On a related development, General Kimmitt said there is no excuse for the killing of Iraqi civilians at the hands of the coalition troops. He emphasized that if any soldier is found to be psychologically unprepared to carry out his job, he will be relieved and he will not be in the battlefield. He rejected this as a potential excuse to kill civilians. He stressed that the investigators of the incident related to the killing of 24 Iraqi civilians in the Iraqi town of Haditha “have broad powers to go where they wish to find out what happened and to find out how the details of this incident did not reach the officials”. He added, “Some attorneys defending soldiers implicated in misdeeds may try to use the excuse of psychological pressure. But this is not correct and unacceptable”. He went on to say, “The truth will always be revealed; it is just a matter of time”. Kimmitt talked about the main sources of violence in Iraq and defined them as the following four sources. The first source is “the terrorist threat that is embodied in the booby-trapped cars and the large-scale murder of civilians. These are followers of the Al-Qaeda organization and the other movements close to it that was connected with Al-Zarqawi. Their main goal is to return to the 14 th century and to turn Iraq into a dictatorship”. The second source, he said, is “the insurgency on a smaller scale. It is normally commanded by members of the former Iraqi intelligence organ and elements of the special Republican Guard that realize that there is no place for them in the new Iraqi government because their hands are tainted with blood”. He added that these do not wish to return to the 14 th century but to only four years ago. They have the impression that the former regime may come back to power again”. As for the third source of the rampant violence in Iraq, Kimmitt said, “This third source is crime. Without a vibrant economy, the young unemployed resort to crime in order to have an income”. Kimmitt also pointed out that “since February, sectarian violence has escalated in Iraq, especially since the bombings of the two (Shiite) mausoleums (Al-Hadi and Al-Askari) in Samarra. This is very worrying”. He said that Al-Zarqawi “tried to create a rift between the Sunnis and Shias. Despite his hatred of the West, he hated the Shias more and he considered them apostates”.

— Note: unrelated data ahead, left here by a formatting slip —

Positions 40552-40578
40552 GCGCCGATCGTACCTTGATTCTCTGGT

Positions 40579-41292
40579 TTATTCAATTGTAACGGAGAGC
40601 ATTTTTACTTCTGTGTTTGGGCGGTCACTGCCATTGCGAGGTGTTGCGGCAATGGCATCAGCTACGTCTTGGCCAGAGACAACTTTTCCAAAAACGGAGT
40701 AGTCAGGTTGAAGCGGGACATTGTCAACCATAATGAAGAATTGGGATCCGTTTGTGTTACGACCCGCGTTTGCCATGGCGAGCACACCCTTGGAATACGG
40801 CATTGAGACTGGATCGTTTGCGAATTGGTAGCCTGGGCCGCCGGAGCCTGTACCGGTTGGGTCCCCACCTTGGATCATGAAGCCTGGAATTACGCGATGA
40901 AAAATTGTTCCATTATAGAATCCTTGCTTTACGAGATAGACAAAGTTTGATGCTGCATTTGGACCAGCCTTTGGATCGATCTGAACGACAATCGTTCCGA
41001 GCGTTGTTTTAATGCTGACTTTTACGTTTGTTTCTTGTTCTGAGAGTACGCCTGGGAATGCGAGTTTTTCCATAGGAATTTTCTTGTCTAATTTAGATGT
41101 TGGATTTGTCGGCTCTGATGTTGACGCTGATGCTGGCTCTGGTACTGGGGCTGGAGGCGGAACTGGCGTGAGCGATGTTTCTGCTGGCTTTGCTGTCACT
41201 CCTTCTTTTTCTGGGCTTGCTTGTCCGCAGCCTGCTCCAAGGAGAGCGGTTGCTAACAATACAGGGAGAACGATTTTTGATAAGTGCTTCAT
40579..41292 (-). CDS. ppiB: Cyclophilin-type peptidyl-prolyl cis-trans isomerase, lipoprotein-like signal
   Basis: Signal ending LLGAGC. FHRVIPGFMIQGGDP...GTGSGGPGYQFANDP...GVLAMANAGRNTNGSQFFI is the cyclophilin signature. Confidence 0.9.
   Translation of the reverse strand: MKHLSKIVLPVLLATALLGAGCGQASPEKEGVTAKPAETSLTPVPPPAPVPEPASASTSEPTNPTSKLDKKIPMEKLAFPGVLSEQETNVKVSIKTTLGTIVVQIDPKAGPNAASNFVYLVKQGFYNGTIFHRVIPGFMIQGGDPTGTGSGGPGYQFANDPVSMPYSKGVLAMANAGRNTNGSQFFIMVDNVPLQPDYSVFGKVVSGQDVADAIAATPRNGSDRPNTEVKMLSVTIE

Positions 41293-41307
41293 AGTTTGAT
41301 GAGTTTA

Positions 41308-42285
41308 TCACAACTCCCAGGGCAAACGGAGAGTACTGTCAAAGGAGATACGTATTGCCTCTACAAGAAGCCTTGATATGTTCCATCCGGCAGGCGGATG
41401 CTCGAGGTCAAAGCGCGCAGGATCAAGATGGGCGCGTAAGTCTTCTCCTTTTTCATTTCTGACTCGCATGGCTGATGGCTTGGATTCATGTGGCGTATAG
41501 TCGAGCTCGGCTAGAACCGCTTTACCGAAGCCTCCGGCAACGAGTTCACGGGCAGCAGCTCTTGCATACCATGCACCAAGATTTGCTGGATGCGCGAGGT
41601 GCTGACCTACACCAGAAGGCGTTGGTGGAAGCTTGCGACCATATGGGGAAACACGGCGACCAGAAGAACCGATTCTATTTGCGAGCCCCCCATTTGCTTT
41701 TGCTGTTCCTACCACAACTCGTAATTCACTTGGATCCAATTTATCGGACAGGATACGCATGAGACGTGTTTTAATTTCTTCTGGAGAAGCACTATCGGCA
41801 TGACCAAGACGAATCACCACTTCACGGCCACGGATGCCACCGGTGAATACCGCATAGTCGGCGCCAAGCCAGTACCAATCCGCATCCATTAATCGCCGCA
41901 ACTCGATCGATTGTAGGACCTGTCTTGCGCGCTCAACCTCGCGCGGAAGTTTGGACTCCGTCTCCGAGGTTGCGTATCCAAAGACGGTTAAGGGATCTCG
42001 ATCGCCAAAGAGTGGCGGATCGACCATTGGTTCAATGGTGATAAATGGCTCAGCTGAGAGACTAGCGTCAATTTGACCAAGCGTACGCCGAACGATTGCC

General Mark Kimmitt was in London for consultations with the British Defense Ministry and Foreign Office on the situation in Iraq. He explained, “We meet every two months to discuss the Japanese, Italian, Australian, and other troops in southern Iraq”. About lowering the number of troops from countries like Italy and Japan, Kimmitt said, “We are still in the phase just prior to taking final decisions. It is difficult to talk about specific numbers of troops at this time”. Nevertheless, he said that the Japanese forces will withdraw from Iraq at the end of this year. Kimmitt pointed out that of the four provinces in southern Iraq that are under British command, “the Province of Al-Muthanna and the Province of Dhi Qar are preparing to change the number of coalition troops there. However, Misan and Al-Basra have a long way to go. Regarding possible signs that security control would be transferred from the coalition forces to Iraqi forces, Kimmitt said, “This is an important question. The power of the local government and the provincial police are important. Furthermore, the province is distant from the militias and the intense cases of violence” (sentence as published). Kimmitt declined to talk about the reasons behind the escalation of violence in southern Iraq preferring to leave this to the Britons. However, he pointed out that “Muqtada al-Sadr’s Al-Mahdi Army is still a strong military and political force in the region. Sometimes, Muqtada al-Sadr decides to flex his muscles and sometimes we do not know the reason for that”. Answering a question on the fate of the arrest warrant issued against Muqtada al-Sadr, Kimmitt said, “He was involved in the murder of Abdul majid al – Khoi and the Iraqi judiciary issued the warrant. I have asked them about the fate of this warrant myself”. He added, however, “The coalition forces do not consider Muqtada al-Sadr as a wanted man as he was in 2004. He has become a political force inside Iraq. It seems that through the system of outreach among the various Iraqi factions – such as the Sunnis and the followers of Muqtada al-Sadr – there is an admission by the Iraqi government that the more factions enter the political process the better it is for the country”.

Asharq Al-Awsat

Asharq Al-Awsat

Asharq Al-Awsat is the world’s premier pan-Arab daily newspaper, printed simultaneously each day on four continents in 14 cities. Launched in London in 1978, Asharq Al-Awsat has established itself as the decisive publication on pan-Arab and international affairs, offering its readers in-depth analysis and exclusive editorials, as well as the most comprehensive coverage of the entire Arab world.